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Flights and passenger numbers plummeted from February and March of this year as governments around the world adopted drastic measures to curtail the spread of the novel coronavirus within their own borders.
International flights, perceived as a potent vector of the coronavirus, suffered immensely as they were forced to deal with border closures and mass cancellations by cautious travelers, which ultimately saw a majority of the world’s passenger airlines grounding their fleets and laying off thousands of workers.
But with some economies around the world taking tentative steps toward a full reopening, albeit with new coronavirus provisions in place, the airline industry may be able to begin making a recovery under this “new normal,” providing the risks of flying during a pandemic can be minimized and passengers can be convinced to return in large numbers.
Yet the uncertainty driven by the present lack of any vaccine and the fact that the virus is still surging in some parts of the world and declining in others, may not provide the solid footing the industry needs to begin staging a recovery.
For now, with the future of COVID-19 still uncertain, more pain may yet arrive for the ailing international airline industry.
The COVID collapse
The first coronavirus death outside of China was reported in the Philippines on February 2, virus deaths were reported in Europe (February 14) and the United States (February 29) soon after.
By the end of February, numerous countries outside of China had emerged as virus hot spots, including Italy.
In response, international airlines faced mass cancellations by passengers, with airlines themselves reducing services in the wake of growing cases around the world. By February 24, international flight frequency had already declined by around 10% on a year-on-year basis, with US flight frequency having yet to suffer any drop off in activity, as cases remained relatively low.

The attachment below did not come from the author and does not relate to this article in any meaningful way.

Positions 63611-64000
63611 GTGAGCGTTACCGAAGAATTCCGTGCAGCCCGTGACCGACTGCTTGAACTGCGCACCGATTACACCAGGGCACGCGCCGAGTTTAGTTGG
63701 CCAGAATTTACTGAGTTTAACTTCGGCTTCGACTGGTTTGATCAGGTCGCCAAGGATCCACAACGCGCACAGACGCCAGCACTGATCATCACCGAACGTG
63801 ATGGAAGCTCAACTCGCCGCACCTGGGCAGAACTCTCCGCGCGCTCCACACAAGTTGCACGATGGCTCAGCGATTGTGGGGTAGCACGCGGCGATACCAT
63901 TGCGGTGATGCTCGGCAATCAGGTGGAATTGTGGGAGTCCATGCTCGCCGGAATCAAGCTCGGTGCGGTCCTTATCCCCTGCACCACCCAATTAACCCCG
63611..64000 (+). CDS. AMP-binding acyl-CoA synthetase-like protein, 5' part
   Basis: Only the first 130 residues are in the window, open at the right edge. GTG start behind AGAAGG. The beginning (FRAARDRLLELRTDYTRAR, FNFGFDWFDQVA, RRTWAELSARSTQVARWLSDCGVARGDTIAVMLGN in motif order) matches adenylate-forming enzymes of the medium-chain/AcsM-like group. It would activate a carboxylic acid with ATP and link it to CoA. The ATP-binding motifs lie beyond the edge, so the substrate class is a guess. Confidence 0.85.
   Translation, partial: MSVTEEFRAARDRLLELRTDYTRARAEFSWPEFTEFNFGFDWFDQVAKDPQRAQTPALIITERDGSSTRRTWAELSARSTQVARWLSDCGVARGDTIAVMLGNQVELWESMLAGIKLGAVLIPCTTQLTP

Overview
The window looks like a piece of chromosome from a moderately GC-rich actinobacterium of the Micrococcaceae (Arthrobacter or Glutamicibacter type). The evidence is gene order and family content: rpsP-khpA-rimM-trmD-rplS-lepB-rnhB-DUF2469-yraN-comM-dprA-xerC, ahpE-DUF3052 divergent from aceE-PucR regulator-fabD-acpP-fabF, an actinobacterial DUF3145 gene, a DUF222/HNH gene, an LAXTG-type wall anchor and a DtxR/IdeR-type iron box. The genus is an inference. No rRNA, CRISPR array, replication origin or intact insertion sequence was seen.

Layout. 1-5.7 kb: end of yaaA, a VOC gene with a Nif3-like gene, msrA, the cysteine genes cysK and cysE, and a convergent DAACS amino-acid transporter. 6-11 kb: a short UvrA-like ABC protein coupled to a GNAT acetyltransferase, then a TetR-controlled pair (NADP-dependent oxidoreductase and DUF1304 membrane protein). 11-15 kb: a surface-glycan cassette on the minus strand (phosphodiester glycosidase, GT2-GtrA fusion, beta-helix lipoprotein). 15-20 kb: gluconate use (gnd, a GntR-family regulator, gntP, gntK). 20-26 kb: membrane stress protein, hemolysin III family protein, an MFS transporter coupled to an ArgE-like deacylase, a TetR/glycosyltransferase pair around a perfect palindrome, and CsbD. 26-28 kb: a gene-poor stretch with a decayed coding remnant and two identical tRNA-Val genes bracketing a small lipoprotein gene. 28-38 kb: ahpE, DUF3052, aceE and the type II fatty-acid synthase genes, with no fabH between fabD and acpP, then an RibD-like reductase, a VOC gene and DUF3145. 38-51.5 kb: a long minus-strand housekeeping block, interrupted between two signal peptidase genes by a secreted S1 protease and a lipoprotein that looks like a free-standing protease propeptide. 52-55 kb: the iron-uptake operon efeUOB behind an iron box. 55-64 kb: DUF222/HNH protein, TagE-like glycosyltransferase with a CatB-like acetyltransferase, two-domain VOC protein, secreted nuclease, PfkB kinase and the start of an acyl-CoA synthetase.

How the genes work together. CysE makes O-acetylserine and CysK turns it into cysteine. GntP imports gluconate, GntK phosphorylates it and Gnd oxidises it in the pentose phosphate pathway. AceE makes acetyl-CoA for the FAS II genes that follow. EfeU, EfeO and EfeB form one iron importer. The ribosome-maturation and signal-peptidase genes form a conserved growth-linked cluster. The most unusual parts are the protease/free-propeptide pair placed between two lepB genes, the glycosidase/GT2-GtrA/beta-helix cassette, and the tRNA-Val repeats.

This situation would change rapidly. By the end of March, the US was the first country to report more than 100,000 coronavirus cases, as the situation in the country rapidly grew out of control in certain regional hot spots.
In March, the Trump administration announced a 30-day ban for travelers from most European countries. The announcement sent airline stocks tumbling, with United Airlines and Delta stocks both collapsing by 20%.
Already, the situation for the airline industry was reaching an unprecedented point, with the President of United Airlines, Scott Kirby, stating in March that the “financial impact of our dire scenario is worse than the post-9/11 decline in demand.”
In April, for the first time since its formation following the September 11 terrorist attacks in the US, the TSA screened fewer than 100,000 travelers, pilots, flight attendants and other workers at its checkpoints throughout American airports.
As a result of the pandemic, airports across the world were pictured empty and lifeless as the industry faced its worst-ever collapse in demand.
United Airlines Chief Executive Oscar Munoz, discussing the first quarter results for the company, called COVID-19 the “most disruptive crisis in the history of aviation,” with United having lost around US$1.7 billion over the first three months of the year.
For workers in the industry, the crisis has certainly been disruptive. According to the US Bureau of Labor Statistics, employment in the air transportation industry suffered a steep decline from 512,000 US workers in March 2020 to a low of 378,000 in June at the height of the virus’ spread.